Mr. Layton is in a difficult spot: 12 of his MPs from rural ridings have told their constituents that they will oppose the registry. The votes of those 12 MP, when added to those of the 144 members of the Conservative caucus plus the two independents who normally vote along Conservative lines, would spell the failure of the motion to kill Ms. Hoeppner’s bill.
But Mr. Layton, who represents a downtown Toronto riding, personally supports the registry, as do other members of his caucus from urban constituencies. So he is proposing to introduce his own legislation – possibly in the form of a private-member’s bill – to address rural concerns.
You're kidding? A new bill wouldn't come up for a vote until the registry was dead and gone, so its useless. A private member's bill might never come up, so is less than useless. And, please, can we dispense with this silly argument about how Jack's being "brave" in allowing his back-benchers to "vote their conscience"? What a load of BS; the NDP knows how to march in lock step as well as any party in the Western word. Pretending that they've suddenly discovered the principle of local democracy is just too rich.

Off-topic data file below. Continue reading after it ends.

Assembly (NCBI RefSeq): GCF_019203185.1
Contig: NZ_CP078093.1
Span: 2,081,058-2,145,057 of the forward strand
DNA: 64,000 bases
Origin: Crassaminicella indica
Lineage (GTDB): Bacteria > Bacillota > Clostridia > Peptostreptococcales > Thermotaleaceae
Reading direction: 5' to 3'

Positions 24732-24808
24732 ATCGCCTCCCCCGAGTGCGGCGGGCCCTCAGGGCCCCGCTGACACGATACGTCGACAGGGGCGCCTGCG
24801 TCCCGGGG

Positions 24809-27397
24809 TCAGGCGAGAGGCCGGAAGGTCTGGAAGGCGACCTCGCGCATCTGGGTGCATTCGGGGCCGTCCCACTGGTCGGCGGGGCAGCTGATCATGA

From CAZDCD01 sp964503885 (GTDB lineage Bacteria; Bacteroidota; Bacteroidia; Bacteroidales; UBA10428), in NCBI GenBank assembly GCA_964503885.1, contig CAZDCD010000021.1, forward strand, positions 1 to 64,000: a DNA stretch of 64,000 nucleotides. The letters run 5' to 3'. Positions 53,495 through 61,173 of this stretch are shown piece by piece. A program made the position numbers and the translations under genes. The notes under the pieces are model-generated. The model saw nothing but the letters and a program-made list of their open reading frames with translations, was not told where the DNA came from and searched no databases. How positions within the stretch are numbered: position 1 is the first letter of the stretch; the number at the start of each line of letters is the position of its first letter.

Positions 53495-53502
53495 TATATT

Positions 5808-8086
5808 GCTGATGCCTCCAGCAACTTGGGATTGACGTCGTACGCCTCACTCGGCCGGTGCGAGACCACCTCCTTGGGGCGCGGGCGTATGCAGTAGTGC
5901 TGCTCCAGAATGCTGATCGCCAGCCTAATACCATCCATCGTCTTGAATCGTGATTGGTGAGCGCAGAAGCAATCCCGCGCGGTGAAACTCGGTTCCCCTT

Update: Its to be a private member's bill. I've no idea how this is supposed to "stave off" a final vote on Bill C-391, and presumably neither does Jack or anyone else. Is the vote on C-391 supposed to be postponed until Jack's private member's bill slowly rises to the top of the parliamentary queue?
Update 2: Here's how:
Layton was pressed by reporters on how he expects this bill to become a reality, when Hoeppner's bill is lined up for a vote so soon after Parliament resumes. He suggested that if all parties come onside, they could use the bill as a basis to reach a solution — presumably meaning that Hoeppner's bill would either be amended or would die.
So Jack's compromise would require the Tories to *cough cough* dump bill C-391.